Let $P$ be the set of partitions of $n$. Let $\lambda$ denote the shape of a particular partition. Let $f_\lambda(i)$ be the frequency of $i$ in $\lambda$ and let $a_\lambda(i) := \# \lbrace j : f_\lambda(j) \geq i \rbrace$.

For example: $n=5,~ \lambda=(1,1,3),~ f_\lambda(1)=2,~ a_\lambda(1)=2$ (added: since $f_\lambda(1)$ and $f_\lambda(3)$ are both at least 1). It is easy to see that for a fixed $\lambda$, $\sum_k f_\lambda(k)=\sum_k a_\lambda(k)$. But, I am having trouble showing:

For a fixed $k$, $$\sum_\lambda f_\lambda(k)=\sum_\lambda a_\lambda(k)$$

Thanks for the help!

  • $\begingroup$ Sorry for being unclear. $a_\lambda$ is the order of the set (hence the \sharp). That is in the case of $a_{\lambda_5}$, it is 1, since f(1) is 4. $\endgroup$ – ReasonWheel Oct 2 '11 at 12:12

Here's a proof using generating functions; I haven't given much thought yet to how it could be translated into a combinatorial argument.

The generating function for the number of partitions is


To count the number of times a part $k$ occurs in the partitions of $n$ (the left-hand side of the equation), we can replace the $k$-th factor by one including this count:

$$ \begin{align} f_k(x) &=\left(0+1x^k+2(x^k)^2+3(x^k)^3+\dotso\right)\prod_{m\neq k}\frac1{1-x^m}\\ &=\left(x^k\frac{\mathrm d}{\mathrm d(x^k)}\left(1+x^k+(x^k)^2+(x^k)^3+\dotso\right)\right)\prod_{m\neq k}\frac1{1-x^m}\\ &=\left(x^k\frac{\mathrm d}{\mathrm d(x^k)}\frac1{1-x^k}\right)\prod_{m\neq k}\frac1{1-x^m}\\ &=\frac{x^k}{(1-x^k)^2}\prod_{m\neq k}\frac1{1-x^m}\\ &=\frac{x^k}{1-x^k}\prod_m\frac1{1-x^m}\\ &=p(x)\frac{x^k}{1-x^k}\;.\\ \end{align} $$

To count the number of at-least-$k$-fold occurrences of parts (the right-hand side of the equation), consider this generation function (which I'll first write out for $k=2$ to illustrate the idea and then generalize):

$$\begin{align} g_2(x,y) &=\left(1+x+y(x^2+x^3+\dotso)\right)\left(1+x^2+y((x^2)^2+(x^2)^3+\dotso)\right)\dots\\ &=\left(1+x+\frac{yx^2}{1-x}\right)\left(1+x^2+\frac{y(x^2)^2}{1-x^2}\right)\dots\\ &=\frac{1-x^2+yx^2}{1-x}\frac{1-(x^2)^2+y(x^2)^2}{1-x^2}\dots\\ &=p(x)\left(1-x^2+yx^2\right)\left(1-(x^2)^2+y(x^2)^2\right)\dots\;,\\ g_k(x,y) &=\prod_m\left(\sum_{l=0}^{k-1}(x^m)^l+y\sum_{l=k}^\infty(x^m)^l\right)\\ &=p(x)\prod_m\left(1-(x^k)^m+y(x^k)^m\right)\;. \end{align} $$

Every factor of $y$ tracks the at-least-$k$-fold use of a part. What we want is the total count of factors of $y$ included in the coefficient of $x^n$; that is, we want to count $j$ times the coefficient of $y^jx^n$. This we can get by differentiating with respect to $y$ and then setting $y$ to $1$; the coefficient of $x^n$ in the result will be the desired count. But

$$\begin{align} \left.\frac{\mathrm d}{\mathrm dy}g_k(x,y)\right|_{y=1} &=\left.\frac{\mathrm d}{\mathrm dy}p(x)\prod_m\left(1-(x^k)^m+y(x^k)^m\right)\right|_{y=1}\\ &=\left.p(x)\sum_{l=1}^\infty(x^k)^l\prod_{m\neq l}\left(1-(x^k)^m+y(x^k)^m\right)\right|_{y=1}\\ &=p(x)\sum_{l=1}^\infty(x^k)^l\\ &=p(x)\frac{x^k}{1-x^k}\;,\\ \end{align}$$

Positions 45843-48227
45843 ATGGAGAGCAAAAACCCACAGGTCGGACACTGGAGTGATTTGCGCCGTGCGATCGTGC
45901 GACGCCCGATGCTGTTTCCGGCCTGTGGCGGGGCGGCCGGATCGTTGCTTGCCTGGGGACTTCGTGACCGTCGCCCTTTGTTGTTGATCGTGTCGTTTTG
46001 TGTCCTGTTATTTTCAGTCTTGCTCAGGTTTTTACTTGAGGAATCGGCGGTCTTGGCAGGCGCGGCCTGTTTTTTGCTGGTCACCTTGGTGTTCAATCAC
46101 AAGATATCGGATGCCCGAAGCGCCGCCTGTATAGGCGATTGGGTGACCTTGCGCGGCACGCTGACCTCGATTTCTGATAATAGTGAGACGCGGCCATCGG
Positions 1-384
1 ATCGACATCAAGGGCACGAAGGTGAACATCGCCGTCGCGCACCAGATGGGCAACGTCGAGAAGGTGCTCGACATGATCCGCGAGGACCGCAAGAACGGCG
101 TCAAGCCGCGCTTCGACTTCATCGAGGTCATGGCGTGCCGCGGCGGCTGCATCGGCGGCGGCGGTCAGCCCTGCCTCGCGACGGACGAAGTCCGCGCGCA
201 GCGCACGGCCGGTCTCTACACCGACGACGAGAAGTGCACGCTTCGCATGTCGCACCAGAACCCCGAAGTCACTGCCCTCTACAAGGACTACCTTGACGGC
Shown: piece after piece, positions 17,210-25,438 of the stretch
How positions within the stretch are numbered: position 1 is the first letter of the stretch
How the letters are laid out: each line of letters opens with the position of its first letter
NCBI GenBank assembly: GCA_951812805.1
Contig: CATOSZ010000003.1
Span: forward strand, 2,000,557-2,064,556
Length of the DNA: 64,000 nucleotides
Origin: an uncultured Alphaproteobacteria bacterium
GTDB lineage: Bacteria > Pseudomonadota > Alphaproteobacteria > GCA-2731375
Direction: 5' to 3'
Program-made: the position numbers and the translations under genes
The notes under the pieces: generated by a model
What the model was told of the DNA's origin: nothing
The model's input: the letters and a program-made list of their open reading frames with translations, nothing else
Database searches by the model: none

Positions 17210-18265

which coincides with the result for the left-hand side.

  • $\begingroup$ Superb answer. I wasn't even thinking on these lines. I did find a proof using the RSK correspondence. $\endgroup$ – ReasonWheel Oct 3 '11 at 14:13
  • $\begingroup$ @ReasonWheel: Thanks. You could write that up as another answer? $\endgroup$ – joriki Oct 3 '11 at 14:21
  • $\begingroup$ @joriki: You can create a bijection by rotating rectangles in the diagrams. I haven't investigated whether this corresponds to your g.f. approach in any way. $\endgroup$ – David Bevan Oct 4 '11 at 7:30

You can establish a bijection in the partitions of $n$ between parts equal to $k$ and equal parts occurring at least $k$ times by ‘rotating rectangles’ in the diagrams of the partitions.

If $f_\lambda(i)\geqslant k$, we define $\rho_i(\lambda)$ to be the partition resulting from removing $k$ parts equal to $i$ and replacing them with $i$ parts equal to $k$ (i.e. ‘rotating’ an $i\times k$ rectangle in the diagram of $\lambda$, as shown below for $\rho_5$ with $k=3$). We could write $\rho_i(\lambda)=\lambda\:-<\!\!i^k\!\!>+<\!\!k^i\!\!>$.

$\qquad\qquad\qquad\qquad\qquad\qquad$ $\rho_5$

$\rho_i(\lambda)$ is a partition that contains at least $i$ elements equal to $k$. Indeed, if $\mu$ is a partition such that $f_\mu(k)=j$ then there are $j$ distinct partitions, $\lambda_1,\dots,\lambda_j$, with $\rho_i(\lambda_i)=\mu$.

  • $\begingroup$ Nice argument, but the presentation is a tad confusing. What I think is the main thrust here is that for any given positive integers $k$ and $i$ and any given $n \in \mathbb{N}$, the number of all partitions of $n$ having the entry $i$ at least $k$ times equals the number of all partitions of $n$ having the entry $k$ at least $i$ times. (Indeed, your $\rho_i$ is a bijection from the former to the latter. It depends both on $i$ and $k$, so I'd rather call it $\rho_{i,k}$. The inverse bijection then is $\rho_{k,i}$.) Now, summing this equality over all $k$ and $i$ yields ... $\endgroup$ – darij grinberg Aug 15 '15 at 14:31
  • $\begingroup$ ... the equality claimed by the OP. $\endgroup$ – darij grinberg Aug 15 '15 at 14:32

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